Using frequencies over percentages can debias but can also mislead. For example, there are about twice as many poor White people in the United States as compared to poor Black people, which could (mistakenly) look like a White poverty problem. But the poverty rate is under 10 percent for White people compared to almost 20 percent for Black people (Creamer, 2020).

The authors identified several debiasing approaches that have had some success in reducing prejudice or discrimination: accountability, pre-commitment, judgment decoys, and judgment defaults. For example, feeling more accountable can reduce prejudiced judgments in mock trials and hiring tasks and can reduce ingroup favoritism in general. The authors also identified approaches that have potential, including certain forms of training and “consider the opposite.”

The authors ruled out increasing awareness or education about biases due to low empirical support. But there is also a common personal resistance to such education. Even if we’re willing to listen, we tend to think the biases pertain to other people and not really ourselves (Pronin and Hazel, 2023; Stalder, 2018). A potential first step for readers interested in becoming less biased, then, is to try to be open to the real possibility of our own biases (Stalder, 2014b).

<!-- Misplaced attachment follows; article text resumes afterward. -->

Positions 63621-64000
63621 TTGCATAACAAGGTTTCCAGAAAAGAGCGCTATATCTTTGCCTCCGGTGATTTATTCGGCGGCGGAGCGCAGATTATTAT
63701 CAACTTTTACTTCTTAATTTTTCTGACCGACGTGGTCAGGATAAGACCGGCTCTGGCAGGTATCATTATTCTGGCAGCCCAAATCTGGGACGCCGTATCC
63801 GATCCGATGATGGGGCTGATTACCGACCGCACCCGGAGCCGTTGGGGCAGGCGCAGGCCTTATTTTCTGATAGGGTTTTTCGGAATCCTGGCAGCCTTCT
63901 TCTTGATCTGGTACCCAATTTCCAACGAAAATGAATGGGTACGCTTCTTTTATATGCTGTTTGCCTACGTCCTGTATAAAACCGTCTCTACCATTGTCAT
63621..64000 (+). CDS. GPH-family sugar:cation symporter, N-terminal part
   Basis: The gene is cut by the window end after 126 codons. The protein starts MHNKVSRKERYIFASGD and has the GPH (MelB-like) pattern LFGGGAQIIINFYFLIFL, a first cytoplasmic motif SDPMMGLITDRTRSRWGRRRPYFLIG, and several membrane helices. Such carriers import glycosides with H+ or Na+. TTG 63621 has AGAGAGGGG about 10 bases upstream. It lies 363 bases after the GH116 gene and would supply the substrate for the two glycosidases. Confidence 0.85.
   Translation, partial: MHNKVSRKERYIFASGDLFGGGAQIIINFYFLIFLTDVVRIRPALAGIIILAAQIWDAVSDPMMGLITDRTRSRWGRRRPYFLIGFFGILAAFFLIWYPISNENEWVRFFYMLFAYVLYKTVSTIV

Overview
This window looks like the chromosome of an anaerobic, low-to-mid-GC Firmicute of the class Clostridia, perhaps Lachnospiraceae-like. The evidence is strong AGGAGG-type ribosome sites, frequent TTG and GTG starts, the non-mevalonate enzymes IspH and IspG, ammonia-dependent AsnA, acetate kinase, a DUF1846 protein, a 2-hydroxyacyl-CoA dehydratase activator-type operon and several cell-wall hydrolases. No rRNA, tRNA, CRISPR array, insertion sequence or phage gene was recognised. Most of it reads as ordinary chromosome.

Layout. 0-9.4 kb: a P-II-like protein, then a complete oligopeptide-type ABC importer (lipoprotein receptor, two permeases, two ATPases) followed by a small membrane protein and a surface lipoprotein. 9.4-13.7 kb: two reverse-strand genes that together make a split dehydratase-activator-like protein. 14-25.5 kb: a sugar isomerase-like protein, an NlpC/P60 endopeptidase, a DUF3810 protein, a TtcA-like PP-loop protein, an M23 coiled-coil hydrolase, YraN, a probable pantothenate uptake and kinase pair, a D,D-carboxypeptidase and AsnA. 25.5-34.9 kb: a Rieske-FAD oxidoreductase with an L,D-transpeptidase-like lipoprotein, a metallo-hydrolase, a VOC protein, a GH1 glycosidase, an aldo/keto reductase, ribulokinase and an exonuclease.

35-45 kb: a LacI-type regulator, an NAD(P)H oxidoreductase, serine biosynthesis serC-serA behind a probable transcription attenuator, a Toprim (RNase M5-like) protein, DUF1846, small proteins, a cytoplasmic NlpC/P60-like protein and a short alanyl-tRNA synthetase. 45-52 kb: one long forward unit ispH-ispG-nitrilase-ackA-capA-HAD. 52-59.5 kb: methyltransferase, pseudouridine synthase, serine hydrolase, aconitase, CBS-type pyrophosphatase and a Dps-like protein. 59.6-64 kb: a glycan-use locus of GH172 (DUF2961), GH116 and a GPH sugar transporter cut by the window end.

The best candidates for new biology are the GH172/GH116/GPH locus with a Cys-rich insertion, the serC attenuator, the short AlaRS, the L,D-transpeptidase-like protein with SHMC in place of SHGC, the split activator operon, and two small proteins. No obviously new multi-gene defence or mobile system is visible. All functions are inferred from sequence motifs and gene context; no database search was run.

Jordan Axt and Jeffrey To, “How Can Debiasing Research Aid Efforts to Reduce Discrimination?” Personality and Social Psychology Review (April 22, 2024), advance online publication, https://journals.sagepub.com/doi/10.1177/10888683241244829.

John Creamer, “Inequalities Persist Despite Decline in Poverty for All Major Race and Hispanic Origin Groups,” United States Census Bureau, September 15, 2020, https://www.census.gov/library/stories/2020/09/poverty-rates-for-blacks-and-hispanics-reached-historic-lows-in-2019.html.

Asher Koriat et al., “Reasons for Confidence,” Journal of Experimental Psychology: Human Learning and Memory 6 (1980): 107–18.

Darrin R. Lehman and Richard E. Nisbett, “A Longitudinal Study of the Effects of Undergraduate Training on Reasoning,” Developmental Psychology 26 (1990): 952–60.

Jennifer S. Lerner and Philip E. Tetlock, “Accounting for the Effects of Accountability,” Psychological Bulletin 125 (1999): 255–75.

Tess M. S. Neal and Stanley L. Brodsky, “Forensic Psychologists’ Perceptions of Bias and Potential Correction Strategies in Forensic Mental Health Evaluations,” Psychology, Public Policy, and Law 22 (2016): 58–76.

Elizabeth Levy Paluck et al., “Prejudice Reduction: Progress and Challenges,” Annual Review of Psychology 72 (2021): 533–60.